Friday, March 11, 2016

Natasha Madon and Anthony Doob: The Retention of Women in the Private Practice of Criminal Law: Research Report
"Between 2005 and 2008, the Law Society of Upper Canada conducted an extensive study on the retention of women in private practice in Ontario.  That work culminated in a report, which was released on May 22, 2008.  The Law Society study found as follows:
  • Women have been entering the legal profession and private practice in record numbers for at least two decades.  However, they have been leaving private practice in droves largely because the legal profession has not effectively adapted to this reality.
  • The departure of women from private practice means that the legal profession is losing a large component of its best and brightest in core areas of practice
The Law Society also noted that, through their consultations, it became clear that women in criminal defence practice may face more and different obstacles to remaining in practice when compared to their colleagues in other areas of practice...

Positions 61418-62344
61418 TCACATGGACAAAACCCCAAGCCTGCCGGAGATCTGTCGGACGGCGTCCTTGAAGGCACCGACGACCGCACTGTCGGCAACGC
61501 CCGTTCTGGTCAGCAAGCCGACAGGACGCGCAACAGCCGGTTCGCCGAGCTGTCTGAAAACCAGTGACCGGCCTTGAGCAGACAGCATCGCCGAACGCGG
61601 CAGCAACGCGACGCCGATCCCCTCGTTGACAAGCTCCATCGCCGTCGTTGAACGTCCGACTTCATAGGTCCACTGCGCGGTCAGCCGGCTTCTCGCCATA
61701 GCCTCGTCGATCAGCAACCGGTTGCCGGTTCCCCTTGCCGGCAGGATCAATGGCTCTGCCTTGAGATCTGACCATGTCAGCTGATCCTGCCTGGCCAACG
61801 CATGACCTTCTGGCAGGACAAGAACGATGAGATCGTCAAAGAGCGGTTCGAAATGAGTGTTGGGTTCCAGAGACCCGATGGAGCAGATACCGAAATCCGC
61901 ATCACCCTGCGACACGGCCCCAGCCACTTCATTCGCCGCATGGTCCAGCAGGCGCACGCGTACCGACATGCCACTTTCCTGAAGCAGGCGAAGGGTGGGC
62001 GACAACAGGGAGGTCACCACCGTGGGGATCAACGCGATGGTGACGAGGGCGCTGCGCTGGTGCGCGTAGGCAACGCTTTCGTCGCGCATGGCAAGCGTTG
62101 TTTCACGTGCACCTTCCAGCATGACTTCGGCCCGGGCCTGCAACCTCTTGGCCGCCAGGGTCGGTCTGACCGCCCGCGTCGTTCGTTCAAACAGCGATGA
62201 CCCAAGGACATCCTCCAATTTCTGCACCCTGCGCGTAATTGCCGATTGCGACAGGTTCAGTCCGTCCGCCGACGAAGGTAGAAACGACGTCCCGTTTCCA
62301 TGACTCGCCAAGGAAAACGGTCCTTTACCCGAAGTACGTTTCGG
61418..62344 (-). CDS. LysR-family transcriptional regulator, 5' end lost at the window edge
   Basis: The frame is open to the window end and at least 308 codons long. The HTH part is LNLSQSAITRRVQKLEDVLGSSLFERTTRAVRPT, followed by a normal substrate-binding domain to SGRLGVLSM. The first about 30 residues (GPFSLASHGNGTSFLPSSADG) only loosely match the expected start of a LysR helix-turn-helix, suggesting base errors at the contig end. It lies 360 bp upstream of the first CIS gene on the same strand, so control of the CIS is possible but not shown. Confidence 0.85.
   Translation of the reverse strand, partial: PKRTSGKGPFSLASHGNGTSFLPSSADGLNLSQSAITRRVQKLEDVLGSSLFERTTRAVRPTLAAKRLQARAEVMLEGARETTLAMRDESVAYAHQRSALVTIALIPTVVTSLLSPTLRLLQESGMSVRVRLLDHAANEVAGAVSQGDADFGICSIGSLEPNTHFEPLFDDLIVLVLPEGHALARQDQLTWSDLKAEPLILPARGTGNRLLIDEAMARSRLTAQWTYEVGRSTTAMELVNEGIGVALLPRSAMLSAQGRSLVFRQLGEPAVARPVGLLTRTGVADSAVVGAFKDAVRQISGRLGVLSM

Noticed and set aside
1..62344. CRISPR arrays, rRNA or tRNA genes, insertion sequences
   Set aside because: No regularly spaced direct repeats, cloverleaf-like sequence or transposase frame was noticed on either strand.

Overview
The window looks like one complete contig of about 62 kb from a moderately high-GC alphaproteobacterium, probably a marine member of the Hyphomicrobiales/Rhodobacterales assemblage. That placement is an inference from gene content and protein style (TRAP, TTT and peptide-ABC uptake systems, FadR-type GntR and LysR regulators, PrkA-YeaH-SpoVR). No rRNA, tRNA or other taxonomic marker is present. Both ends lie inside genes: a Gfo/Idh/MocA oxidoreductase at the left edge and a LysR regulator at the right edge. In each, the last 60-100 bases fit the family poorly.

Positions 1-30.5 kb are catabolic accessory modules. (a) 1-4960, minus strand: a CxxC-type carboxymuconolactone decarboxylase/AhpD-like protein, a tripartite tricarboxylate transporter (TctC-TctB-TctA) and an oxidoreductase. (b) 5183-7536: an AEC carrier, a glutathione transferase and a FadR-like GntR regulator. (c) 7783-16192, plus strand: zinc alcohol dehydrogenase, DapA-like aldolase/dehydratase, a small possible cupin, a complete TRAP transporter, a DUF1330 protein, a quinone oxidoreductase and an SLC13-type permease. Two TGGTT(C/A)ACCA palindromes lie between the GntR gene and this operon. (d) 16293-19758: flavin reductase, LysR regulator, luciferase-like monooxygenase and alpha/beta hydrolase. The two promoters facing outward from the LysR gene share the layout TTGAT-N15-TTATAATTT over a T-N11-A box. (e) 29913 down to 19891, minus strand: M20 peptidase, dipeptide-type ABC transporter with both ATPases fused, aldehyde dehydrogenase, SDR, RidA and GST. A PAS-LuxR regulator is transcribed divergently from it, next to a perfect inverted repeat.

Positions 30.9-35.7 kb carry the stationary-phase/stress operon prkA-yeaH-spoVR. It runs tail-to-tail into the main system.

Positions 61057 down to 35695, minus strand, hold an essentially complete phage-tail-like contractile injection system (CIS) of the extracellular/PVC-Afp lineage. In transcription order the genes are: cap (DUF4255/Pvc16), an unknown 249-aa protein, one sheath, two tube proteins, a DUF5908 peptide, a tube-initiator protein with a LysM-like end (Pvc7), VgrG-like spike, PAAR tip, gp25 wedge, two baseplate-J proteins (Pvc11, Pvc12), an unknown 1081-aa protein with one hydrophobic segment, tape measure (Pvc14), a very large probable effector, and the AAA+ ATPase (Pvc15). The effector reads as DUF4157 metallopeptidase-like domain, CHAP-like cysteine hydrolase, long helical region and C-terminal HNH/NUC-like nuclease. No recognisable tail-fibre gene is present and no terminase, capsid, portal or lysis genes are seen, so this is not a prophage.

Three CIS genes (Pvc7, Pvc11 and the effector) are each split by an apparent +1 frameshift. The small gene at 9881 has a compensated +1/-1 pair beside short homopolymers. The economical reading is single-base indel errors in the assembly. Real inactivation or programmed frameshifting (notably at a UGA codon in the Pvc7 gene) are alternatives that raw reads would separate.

...In 2014, the Women's Committee commissioned a study to look at whether women are leaving defence practice in greater numbers than men and, if so, to identify why that was the case and what can be done to reverse the trend.  This report provides the first systemic look at the data on women in defence practice in Ontario.  It provides qualitative information about the experience of women in private practice and sets out a number of recommendations for systemic changes to ensure women remain in defence practice."

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